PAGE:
Monday, May 7, 2012


National Campaign for Nonviolent Resistance, 325 East 25th Street, Baltimore, MD 21218 PHONE: 410-366-1637


CONTACT: Max Obuszewski 410-366-1637 or mobuszewski at


WHO: The Pledge of Resistance-Baltimore is a part of the National Campaign for Nonviolent Resistance [NCNR], which organizes direct action against U.S. wars. For example, NCNR members went to the National Security Agency on October 9, 2011 to seek a meeting with the director Lt. Gen. Keith Alexander to discuss the NSA’s involvement in U.S. war plans.  Instead of getting a meeting, fourteen citizen activists were arrested and are scheduled for trial in U.S. District Court on May 29 in Baltimore,

WHAT: NCNR decided to focus attention on the government’s use of killer drones.  Since Johns Hopkins University Applied Physics Laboratory has a contract to do drone research, NCNR, on May 1, sent a letter to Ronald J. Daniels, JHU president, and Dr. Ralph Semmel, director of the APL, seeking a meeting.  There was no response to the letter, so a group of NCNR members are going to the Homewood Campus to seek a meeting with the president.

WHEN: Tuesday, May 8, 2012 at 1 PM

WHERE: Johns Hopkins University, Homewood Campus, 3400 North Charles Street, Baltimore, MD 21218

WHY: Jurists, political leaders and even the former director of the National Security Agency, General Michael Hayden, have questioned the use of drones to kill.  See the op-ed in the Los Angeles Times by Doyle McManus on February 5, 2012, “Who reviews the U.S. 'kill list’?” This is what McManus wrote: “When it comes to national security, Michael V. Hayden is no shrinking violet. As CIA director, he ran the Bush administration's program of warrantless wiretaps against suspected terrorists.” Then the op-ed brings up the case of Anwar Awlaki, a U.S. citizen killed by a drone in Yemen, and Hayden is quoted: “’We needed a court order to eavesdrop on him, but we didn't need a court order to kill him. Isn't that something?’” Go to,0,876903.column.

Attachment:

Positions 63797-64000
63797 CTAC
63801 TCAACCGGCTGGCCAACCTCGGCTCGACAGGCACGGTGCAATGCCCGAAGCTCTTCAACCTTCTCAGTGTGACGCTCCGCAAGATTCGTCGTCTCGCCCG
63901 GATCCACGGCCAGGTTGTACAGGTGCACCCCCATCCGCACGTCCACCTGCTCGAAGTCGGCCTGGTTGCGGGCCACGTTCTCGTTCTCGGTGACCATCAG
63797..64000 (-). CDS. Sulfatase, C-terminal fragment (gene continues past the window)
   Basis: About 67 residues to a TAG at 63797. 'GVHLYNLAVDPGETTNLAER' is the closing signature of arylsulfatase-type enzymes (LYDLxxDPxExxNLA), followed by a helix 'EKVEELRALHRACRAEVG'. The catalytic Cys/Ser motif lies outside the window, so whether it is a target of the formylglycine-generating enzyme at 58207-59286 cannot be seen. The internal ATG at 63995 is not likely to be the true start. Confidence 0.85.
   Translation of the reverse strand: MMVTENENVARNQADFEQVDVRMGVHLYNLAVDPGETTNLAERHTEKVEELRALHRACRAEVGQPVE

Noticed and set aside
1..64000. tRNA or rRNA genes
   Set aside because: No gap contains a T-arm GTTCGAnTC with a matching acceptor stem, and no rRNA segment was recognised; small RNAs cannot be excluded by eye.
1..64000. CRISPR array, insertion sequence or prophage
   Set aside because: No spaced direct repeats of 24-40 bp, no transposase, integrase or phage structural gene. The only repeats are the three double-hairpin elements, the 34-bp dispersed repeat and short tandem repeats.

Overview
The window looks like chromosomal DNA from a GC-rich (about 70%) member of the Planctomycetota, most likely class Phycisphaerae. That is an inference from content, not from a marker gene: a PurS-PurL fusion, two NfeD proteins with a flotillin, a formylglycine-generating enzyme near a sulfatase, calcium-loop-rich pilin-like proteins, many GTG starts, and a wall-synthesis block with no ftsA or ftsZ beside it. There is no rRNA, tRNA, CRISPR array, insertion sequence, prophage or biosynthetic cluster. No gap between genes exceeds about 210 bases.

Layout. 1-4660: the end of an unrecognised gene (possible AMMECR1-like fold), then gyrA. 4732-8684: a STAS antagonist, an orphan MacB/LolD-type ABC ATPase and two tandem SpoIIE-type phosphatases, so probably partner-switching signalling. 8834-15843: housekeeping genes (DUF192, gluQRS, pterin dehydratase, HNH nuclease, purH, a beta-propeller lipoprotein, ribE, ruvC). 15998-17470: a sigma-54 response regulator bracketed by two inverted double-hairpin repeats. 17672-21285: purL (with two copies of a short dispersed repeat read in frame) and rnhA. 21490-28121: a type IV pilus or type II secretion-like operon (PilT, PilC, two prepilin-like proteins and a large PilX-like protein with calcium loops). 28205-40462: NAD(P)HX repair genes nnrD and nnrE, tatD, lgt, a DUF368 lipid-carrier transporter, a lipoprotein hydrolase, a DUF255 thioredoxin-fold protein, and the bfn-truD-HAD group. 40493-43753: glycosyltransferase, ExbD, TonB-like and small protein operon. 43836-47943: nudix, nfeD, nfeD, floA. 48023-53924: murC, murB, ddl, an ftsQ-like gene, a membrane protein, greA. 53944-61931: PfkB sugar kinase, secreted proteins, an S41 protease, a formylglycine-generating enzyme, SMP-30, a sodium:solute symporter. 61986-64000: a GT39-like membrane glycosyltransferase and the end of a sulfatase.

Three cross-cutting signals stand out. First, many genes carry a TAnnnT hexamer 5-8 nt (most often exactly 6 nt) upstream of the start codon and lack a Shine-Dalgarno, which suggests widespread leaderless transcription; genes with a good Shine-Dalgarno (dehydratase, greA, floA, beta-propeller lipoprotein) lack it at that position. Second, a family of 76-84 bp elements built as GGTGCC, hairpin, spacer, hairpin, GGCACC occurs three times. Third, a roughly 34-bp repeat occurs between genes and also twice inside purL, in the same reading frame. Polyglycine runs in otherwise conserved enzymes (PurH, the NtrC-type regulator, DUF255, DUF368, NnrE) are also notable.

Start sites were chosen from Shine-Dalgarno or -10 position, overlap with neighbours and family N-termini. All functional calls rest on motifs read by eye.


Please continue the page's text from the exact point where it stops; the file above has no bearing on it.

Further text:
It is both baffling and shocking that our government has assassinated U.S. citizens without even a pretense of due process. These hunter-killer Reaper drones and other forms of unmanned aerial vehicles cause horrific destruction.  But who decides the use of drones? Who decides who to target? Laws of war make it illegal to target civilians.  Doesn’t the U.S. Constitution guarantees due process to U.S. citizens and probably non-citizens?


The Nuremberg Principles obligate citizens to challenge governments involved in illegal activities.  These Principles forbid wars of aggression, attacks on civilians and extrajudicial assassinations, all associated with drone warfare. Citizens have a duty to act where they can to prevent violations, even if the violations are committed by their government or a university engaged in research which helps develop the weapons used illegally.


"The master class has always declared the wars; the subject class has always fought the battles. The master class has had all to gain and nothing to lose, while the subject class has had nothing to gain and everything to lose--especially their lives." Eugene Victor Debs


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